Duncan and Buddy Zamoiski have a personal relationship, Miller said, which stems from the county executive's support of the Music Center at Strathmore in Montgomery County. The 2,000-seat facility is to open to the public in February as a Washington-area venue for the Baltimore Symphony Orchestra. Zamoiski was a longtime orchestra board member, serving two stints as chairman before resigning last month.
"Duncan went to bat for the Baltimore Symphony Orchestra," Miller said. "I'm sure Buddy Zamoiski enjoys dealing with him."
Duncan said he has repeatedly heard the sentiment that Zamoiski included in the fund-raising letter as he builds relationships in Baltimore.
As proof of the work O'Malley still has to do, Duncan has pointed to an internal e-mail written by the mayor this fall saying that Baltimore is "in the midst of a shooting and murder wave with juveniles dying and schools out of control."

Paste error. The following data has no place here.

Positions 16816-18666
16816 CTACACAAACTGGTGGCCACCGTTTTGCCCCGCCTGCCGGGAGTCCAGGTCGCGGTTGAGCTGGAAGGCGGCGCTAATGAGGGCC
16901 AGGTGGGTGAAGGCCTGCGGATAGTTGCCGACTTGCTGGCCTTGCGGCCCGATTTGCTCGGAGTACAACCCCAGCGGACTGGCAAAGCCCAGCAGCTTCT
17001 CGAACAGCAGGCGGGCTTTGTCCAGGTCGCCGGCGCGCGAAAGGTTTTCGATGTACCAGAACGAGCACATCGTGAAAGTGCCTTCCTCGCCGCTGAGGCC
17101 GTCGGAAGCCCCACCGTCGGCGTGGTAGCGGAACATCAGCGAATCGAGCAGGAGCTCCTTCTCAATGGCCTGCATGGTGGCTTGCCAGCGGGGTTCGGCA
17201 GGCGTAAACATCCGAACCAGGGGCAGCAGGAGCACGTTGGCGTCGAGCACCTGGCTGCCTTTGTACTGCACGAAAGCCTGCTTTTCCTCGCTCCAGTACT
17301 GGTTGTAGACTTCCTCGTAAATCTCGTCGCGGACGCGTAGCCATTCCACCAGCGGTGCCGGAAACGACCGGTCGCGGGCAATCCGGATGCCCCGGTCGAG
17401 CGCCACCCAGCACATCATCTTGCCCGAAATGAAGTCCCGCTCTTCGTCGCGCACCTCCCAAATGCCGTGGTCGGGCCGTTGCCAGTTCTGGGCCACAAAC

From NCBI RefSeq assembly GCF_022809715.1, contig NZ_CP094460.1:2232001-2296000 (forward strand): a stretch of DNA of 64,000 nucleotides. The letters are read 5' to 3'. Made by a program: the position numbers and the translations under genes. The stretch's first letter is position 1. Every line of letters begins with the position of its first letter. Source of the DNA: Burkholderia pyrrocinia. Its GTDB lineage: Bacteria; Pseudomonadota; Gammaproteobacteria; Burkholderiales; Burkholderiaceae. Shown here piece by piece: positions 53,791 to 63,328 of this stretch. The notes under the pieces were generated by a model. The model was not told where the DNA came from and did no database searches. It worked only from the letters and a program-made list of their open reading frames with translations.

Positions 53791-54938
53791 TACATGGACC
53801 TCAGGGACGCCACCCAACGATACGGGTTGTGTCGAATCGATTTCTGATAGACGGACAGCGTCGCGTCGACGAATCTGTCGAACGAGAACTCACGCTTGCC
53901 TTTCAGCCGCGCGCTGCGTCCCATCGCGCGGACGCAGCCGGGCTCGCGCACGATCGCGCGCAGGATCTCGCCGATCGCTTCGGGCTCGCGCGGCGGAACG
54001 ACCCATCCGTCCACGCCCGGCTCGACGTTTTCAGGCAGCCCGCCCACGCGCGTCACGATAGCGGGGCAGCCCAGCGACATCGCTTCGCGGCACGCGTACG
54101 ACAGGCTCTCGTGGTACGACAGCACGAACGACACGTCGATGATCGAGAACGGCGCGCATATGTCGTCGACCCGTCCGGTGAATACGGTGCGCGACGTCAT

Duncan said O'Malley "has to make a decision on what he wants to do."
"I'm moving forward with my plans," Duncan said. "Every time I go to Baltimore I'm getting a warmer reception."
O'Malley said he is happy to hear Duncan is "pointing out how effective our administration has been," and thanked Zamoiski for his "qualified" praise.
"This is an insider, high-donor speculation game that I don't want to engage in," O'Malley said. "There are all sorts of games within the game early in the game that are played, and that's what this is."